COP27 nears breakthrough on climate finance in scramble for final deal

The outcome of the two-week conference, which was meant to end on Friday, is seen as a test of global resolve to fight climate change

Kate Abnett, Gloria Dickie and Shadia NasrallaReuters
Published : 19 Nov 2022, 12:59 PM
Updated : 19 Nov 2022, 12:59 PM

Negotiators at the COP27 climate summit in Egypt neared a breakthrough deal on Saturday for a fund to help poor countries being ravaged by the impacts of global warming, but remained locked over how to reduce the greenhouse gas emissions driving them.

  • Countries studying details of new draft agreement

  • Delegates herald possible breakthrough on loss and damage

  • EU prepared to exit talks without positive outcome

  • Some nations want firmer goals on long-term action

With a final climate accord already more than a day overdue, representatives of nearly 200 nations were anxious for an agreement they could bill as a step forward in the fight against climate change.

"We have to be fast here now, but not fast towards a bad result. Not fast in terms of accepting something that we then spend years regretting," said Eamon Ryan, Ireland's environment minister.

Frans Timmermans, the European Union's climate policy chief, said ministers from the regional bloc were prepared to "walk away" if the accord is not ambitious enough.

"We'd rather have no decision than a bad decision."

The outcome of the two-week summit in the resort town of Sharm el-Sheikh is a test of global resolve to fight global warming, even as a war in Europe and rampant consumer inflation distract international attention.

A COP27 draft agreement released on Saturday reaffirmed past commitments to limit global warming to 1.5 degrees Celsius to prevent the worst of climate change, but offered little evidence of increased ambition to make the emissions cuts needed to reach that goal.

'SMALL VICTORY'

Days of tense bargaining between wealthy and developing nations at the summit yielded a proposal on Saturday to set up a fund to benefit countries coping with irreparable damage from severe storms, floods, droughts and wildfires.

Rich countries, including the United States and those in Europe, have for decades resisted the idea of a so-called loss and damage fund for fear it would open them up to legal liability for their historic greenhouse gas emissions.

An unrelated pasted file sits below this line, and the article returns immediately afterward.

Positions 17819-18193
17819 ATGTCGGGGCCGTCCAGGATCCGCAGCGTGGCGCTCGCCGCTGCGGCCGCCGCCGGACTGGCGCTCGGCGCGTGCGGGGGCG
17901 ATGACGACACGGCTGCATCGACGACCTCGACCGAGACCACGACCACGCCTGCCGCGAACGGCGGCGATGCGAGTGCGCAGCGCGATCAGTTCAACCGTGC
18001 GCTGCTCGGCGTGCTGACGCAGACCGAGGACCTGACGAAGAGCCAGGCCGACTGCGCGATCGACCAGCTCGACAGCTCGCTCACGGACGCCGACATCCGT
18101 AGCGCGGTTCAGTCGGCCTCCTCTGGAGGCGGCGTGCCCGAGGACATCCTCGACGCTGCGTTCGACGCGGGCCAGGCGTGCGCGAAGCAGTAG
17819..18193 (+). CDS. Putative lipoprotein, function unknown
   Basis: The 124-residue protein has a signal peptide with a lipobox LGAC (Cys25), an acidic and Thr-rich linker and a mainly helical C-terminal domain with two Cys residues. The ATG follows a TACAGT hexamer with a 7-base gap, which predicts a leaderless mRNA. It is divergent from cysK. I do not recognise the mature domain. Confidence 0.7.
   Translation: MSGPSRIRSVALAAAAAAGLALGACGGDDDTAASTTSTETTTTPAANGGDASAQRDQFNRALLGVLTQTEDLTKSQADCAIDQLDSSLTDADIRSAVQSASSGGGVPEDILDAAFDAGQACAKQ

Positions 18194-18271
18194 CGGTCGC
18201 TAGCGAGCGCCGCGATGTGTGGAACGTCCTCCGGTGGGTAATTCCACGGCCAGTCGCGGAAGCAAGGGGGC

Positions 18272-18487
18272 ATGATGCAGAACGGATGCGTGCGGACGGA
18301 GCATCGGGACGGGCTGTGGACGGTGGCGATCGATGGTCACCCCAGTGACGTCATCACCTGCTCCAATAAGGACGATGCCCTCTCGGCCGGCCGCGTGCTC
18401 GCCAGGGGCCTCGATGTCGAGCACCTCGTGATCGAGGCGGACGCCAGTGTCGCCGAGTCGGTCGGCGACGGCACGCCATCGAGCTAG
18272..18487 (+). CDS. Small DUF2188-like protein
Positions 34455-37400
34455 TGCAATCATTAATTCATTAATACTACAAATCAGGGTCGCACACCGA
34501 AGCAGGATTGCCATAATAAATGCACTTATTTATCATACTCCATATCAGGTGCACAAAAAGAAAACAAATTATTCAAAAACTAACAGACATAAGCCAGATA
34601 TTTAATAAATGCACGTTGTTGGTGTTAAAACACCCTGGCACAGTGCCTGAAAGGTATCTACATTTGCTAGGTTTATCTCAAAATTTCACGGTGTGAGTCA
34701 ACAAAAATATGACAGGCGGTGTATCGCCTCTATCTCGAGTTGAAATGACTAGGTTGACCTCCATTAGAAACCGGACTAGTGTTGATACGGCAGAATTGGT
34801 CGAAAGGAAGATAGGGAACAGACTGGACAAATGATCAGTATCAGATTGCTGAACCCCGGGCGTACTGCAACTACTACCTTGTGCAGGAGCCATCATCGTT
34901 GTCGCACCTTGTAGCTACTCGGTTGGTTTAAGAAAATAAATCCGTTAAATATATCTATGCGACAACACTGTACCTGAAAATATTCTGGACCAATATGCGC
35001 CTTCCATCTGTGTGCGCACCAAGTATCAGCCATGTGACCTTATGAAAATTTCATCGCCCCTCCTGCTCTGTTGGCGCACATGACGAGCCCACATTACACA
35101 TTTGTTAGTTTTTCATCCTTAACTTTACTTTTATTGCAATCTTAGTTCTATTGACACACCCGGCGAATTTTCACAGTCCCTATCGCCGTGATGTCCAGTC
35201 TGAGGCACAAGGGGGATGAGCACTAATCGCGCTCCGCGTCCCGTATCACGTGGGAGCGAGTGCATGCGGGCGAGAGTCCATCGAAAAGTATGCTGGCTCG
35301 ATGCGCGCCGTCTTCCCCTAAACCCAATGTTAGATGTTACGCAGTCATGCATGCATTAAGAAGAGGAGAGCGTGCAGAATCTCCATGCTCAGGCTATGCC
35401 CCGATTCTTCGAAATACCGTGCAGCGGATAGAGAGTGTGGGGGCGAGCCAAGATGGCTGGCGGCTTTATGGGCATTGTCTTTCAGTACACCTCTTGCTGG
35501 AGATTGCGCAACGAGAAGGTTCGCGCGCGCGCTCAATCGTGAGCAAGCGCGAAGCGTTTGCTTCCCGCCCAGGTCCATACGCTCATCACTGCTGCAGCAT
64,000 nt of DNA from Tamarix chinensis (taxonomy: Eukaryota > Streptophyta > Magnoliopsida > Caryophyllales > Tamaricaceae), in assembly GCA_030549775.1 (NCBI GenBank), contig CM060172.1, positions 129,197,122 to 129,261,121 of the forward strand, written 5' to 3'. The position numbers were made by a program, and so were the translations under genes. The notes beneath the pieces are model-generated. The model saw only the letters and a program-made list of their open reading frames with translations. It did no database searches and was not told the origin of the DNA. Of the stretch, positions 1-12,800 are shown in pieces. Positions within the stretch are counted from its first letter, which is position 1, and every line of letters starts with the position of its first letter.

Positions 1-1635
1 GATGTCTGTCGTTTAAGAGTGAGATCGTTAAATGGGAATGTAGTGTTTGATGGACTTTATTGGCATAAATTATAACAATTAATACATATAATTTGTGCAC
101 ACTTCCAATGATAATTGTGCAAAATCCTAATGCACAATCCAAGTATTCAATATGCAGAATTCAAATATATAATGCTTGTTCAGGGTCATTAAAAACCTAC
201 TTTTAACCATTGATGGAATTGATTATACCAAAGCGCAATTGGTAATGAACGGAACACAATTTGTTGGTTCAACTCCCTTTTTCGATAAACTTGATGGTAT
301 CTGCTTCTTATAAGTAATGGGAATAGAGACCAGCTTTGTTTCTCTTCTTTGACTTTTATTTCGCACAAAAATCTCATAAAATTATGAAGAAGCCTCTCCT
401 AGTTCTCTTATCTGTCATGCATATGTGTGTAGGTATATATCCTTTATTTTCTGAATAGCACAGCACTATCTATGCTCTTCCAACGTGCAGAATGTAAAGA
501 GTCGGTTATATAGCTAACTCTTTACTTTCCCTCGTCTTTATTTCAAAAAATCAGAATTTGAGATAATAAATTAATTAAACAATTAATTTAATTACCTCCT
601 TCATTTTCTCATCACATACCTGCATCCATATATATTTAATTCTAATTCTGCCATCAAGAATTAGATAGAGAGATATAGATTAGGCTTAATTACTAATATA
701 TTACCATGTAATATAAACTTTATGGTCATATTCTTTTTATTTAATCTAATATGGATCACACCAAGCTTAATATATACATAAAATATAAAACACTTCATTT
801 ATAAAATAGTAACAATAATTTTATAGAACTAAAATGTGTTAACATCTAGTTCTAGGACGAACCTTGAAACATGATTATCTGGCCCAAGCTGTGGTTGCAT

Barbados negotiator Avinash Persaud called the proposal a "small victory for humankind" that had resulted from leadership by small island nations and solidarity from the rest of the world recognising the increasing impacts of warming.

"Now we need to redouble efforts behind an energy, transport and agriculture transition that will limit these climate losses and damages in the future," said Persaud, referring to a shift to cleaner forms of energy and sustainable farming.

Negotiators said the idea had won broad support, but would need to be coupled with increased ambition to cut the emissions that are driving global warming.

"It is not acceptable that we will fund the consequences of climate change while not also committing to working on the actual consequences of the emissions," said Romina Pourmokhtari, Sweden's climate minister.

China and the United States, the two biggest greenhouse gas emitters, have so far been mum on the proposal.

FOSSIL FUELS

The EU had boosted the discussions earlier in the week by offering to support the loss and damage fund, provided that large polluters including China pay into it and that countries also ramp up efforts to cut emissions.

It was not yet clear if the EU's conditions would be met.

TheCOP27 draft agreement released by the UN's climate office on Saturday, for example, did not contain a reference requested by India and the EU to phase down use of "all fossil fuels". It instead asked countries to phase down only coal, the most polluting fossil fuel - as agreed under last year's Glasgow Climate Pact.

"That is certainly a disappointment, given the importance of doing so with all fossil fuels to stay below 1.5C,” said David Waskow, international climate director for the World Resources Institute.

In an attempt to close the yawning gap between current climate pledges and the far deeper cuts needed to avert disastrous climate change, the draft also requested that countries which have not yet done so upgrade their 2030 emissions-cutting targets by the end of 2023.

But some negotiators are keen to see the draft require upgrades not just next year, but every year for the rest of the decade to ensure emissions drop as quickly as scientists say is needed to avert the worst impacts of climate change.

Some campaigners said the draft offered some positive elements, but was still wanting in ambition.

"It reiterates much of what's in Glasgow," including the language around phasing down use of coal, the most polluting fossil fuel, said David Waskow, the international climate director for the World Resources Institute.

But the possible breakthrough on loss and damage was significant, and "I don't think that should be lost in the mix," he said.

Complicating matters, US Special Climate Envoy John Kerry – a powerful force in climate diplomacy – tested positive for COVID-19 on Friday after days of bilateral in-person meetings with counterparts from China and the EU to Brazil and the United Arab Emirates.

Kerry could not attend in-person negotiations on Saturday, but was participating in bilaterals by video phone, the US State Department said.

Toufique Imrose Khalidi
Editor-in-Chief and Publisher